Relocation, not Expansion--Revisited

Yesterday Dave Clark covered some of Don Garber's comments about the future of the league.  I agree with his (Dave's) follow up comments on where the league is going (MLS 3.0) and the great things achieved since the league began (MLS 1.0).  Reading that post made me think back to my previous posts regarding the need for relocation, not expansion, in MLS.  My first post on the subject boldly (and possibly arrogantly) ranked the teams based on their performance off the field and identified 5 teams as "relocation fodder."  In the follow up post, I discussed how relocation and the threat of it had historically helped some teams evolve and flourish and I also discussed some possible destinations.  I still think relocation and/or the threat of it is going to be an important part of MLS' next 2-3 years in addition to (and possibly instead of) continued expansion.  Permit me to expound on this... 

Dave's post had a graph projecting future MLS attendance numbers if they are able to sustain current trends. Overall league attendance is up about 6% this season.  Looking back over the last 8 years of MLS attendance stats, the impact of the 4 most recent expansion teams is startling.  Here is a graph plotting MLS attendance including these teams, and where it would be without them.


Note a couple things in this graph.  First, the massive drop off in attendance widely reported in 2009 was significantly dampened by the introduction of Seattle.  Second, if you exclude the 4 most recent expansion teams, the league is still well below the high they achieved following the 2006 World Cup.

So what's going on with the clubs that were in the league back in 2008?  Looking at the most recent numbers Jeremiah reported on SBNation, we can see that LA and Toronto continue to draw big, KC is getting a huge boost from their new stadium, DC got a big boost probably from the arrival of Charlie Davies, Colorado got a bit of a boost from their championship , 5 teams have managed to stay within +/- 5% of their 2009 levels, and NE, Dallas, Chicago, and Columbus have dropped.  NE's drop off will likely get worse before it gets better as the club continues to find new and creative ways to alienate their supporters group.  Columbus  is experiencing the most precipitous fall down 26% from last season.  Unfortunately, the league can't expand its way out of these problems.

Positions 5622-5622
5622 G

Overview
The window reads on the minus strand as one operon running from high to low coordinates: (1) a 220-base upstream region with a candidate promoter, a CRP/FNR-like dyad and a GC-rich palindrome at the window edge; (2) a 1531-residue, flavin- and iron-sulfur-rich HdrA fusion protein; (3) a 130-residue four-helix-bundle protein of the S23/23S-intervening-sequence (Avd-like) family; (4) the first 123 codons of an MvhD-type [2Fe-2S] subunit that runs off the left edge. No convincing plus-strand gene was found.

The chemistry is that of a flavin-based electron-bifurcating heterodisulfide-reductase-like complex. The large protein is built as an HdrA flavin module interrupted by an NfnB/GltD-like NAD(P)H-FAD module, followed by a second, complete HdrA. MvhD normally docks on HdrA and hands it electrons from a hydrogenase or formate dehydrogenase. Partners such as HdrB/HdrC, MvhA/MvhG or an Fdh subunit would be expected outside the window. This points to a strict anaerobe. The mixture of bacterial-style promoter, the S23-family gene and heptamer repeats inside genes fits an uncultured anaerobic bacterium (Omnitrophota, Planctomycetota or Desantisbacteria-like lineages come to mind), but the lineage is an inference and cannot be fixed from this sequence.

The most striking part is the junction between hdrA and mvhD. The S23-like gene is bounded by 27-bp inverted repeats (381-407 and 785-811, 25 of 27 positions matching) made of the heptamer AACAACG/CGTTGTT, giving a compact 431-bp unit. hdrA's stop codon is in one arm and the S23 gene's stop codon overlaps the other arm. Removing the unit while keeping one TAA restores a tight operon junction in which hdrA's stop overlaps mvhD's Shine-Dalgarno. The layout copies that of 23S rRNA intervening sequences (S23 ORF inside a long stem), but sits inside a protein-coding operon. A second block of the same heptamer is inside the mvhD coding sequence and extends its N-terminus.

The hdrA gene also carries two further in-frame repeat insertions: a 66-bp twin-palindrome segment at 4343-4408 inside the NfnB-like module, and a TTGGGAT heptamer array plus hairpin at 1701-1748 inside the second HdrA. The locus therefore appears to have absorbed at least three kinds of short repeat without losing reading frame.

Interestingly, league expansion is starting to lose momentum anyway it seems.  For starters, the expansion fee continues to rise.  It was $30M for Seattle and Philly, $35M for Portland and Vancouver, and Montreal is on a 5 year payment plan for their $40M fee.  These numbers likely mean the next expansion ownership group will pay about $50M.  Also, note that we're at the end of July already.  In 2007, an announcement came in November that the league was expanding into Seattle.  In 2008, Philly's announcement came in February.  In 2009, Portland and Vancouver's came in March.  Montreal's came in May 2010.  We've gone from making an announcement immediately following the season to later and later into the next season.  Considering the next team will likely have to build a soccer-specific-stadium it's probably safe to conclude MLS will have a year off between Montreal and the 20th team at this point (more on why that's a good thing later on).

For prospective owners interested in getting a club in their home town, relocation is starting to look attractive.  With the expansion fees approaching $50M and some obviously under achieving clubs continuing to perform poorly it may be cheaper to buy an underperforming team and relocate them rather than pony up the crazy money for a new team.  They may have to pull a Clay Bennett maneuver first where they make a fake attempt to turn the team around before giving up and making the move to a new home.  To some extent, I think that's what may be happening with Chivas USA as they "search" for a new stadium deal.  California's aversion to using public funds for stadiums is well documented, so I wonder if this is a ploy to eventually relocate the team.  Since Chivas USA has less than 1000 season ticket holders , a faux identity that fans don't gravitate to, and another club in LA to compete with, I don't think they would be missed nearly as much as the Sonics have been from Seattle.

There have been signs that DC may also be on the move soon.  Don Garber put some public pressure on DC a few months ago.  The Charlie Davies loan is only one year.  Can they keep their attendance up without him?  Can their current success propel them into a soccer specific stadium deal in DC?  Time will tell.

Ben Grossman recently wrote a piece with a similar message on relocation, not expansion, looking to be in the league's future (and best interest).  He proposed that the league is trying to apply the breaks to the rapid growth plan for a few years to allow for the quality of play on the field to improve.  How nice would it be if the league didn't expand after Montreal in 2012, and clubs had a year, one year, where they didn't have to deal with personnel loss in an expansion draft? Grossman makes the point that having a year or two off from expansion will allow the product on the field to develop and improve rather than being slightly diluted each year with repeated expansion.

Given this world that MLS leadership has created for themselves, the next 2-3 years will be precedent setting in terms of how big the league wants to get, how much they want to charge for further expansion teams, whether they'll continue to pressure underperforming teams to get their house in order, and whether or not they will allow owners (existing or new) to relocate current teams.  There may be a rocky road ahead for some cities/clubs/owners.  Overall, Don Garber's vision of MLS being a top league in the world by 2022 depends very much on how the next 2-3 years play out.

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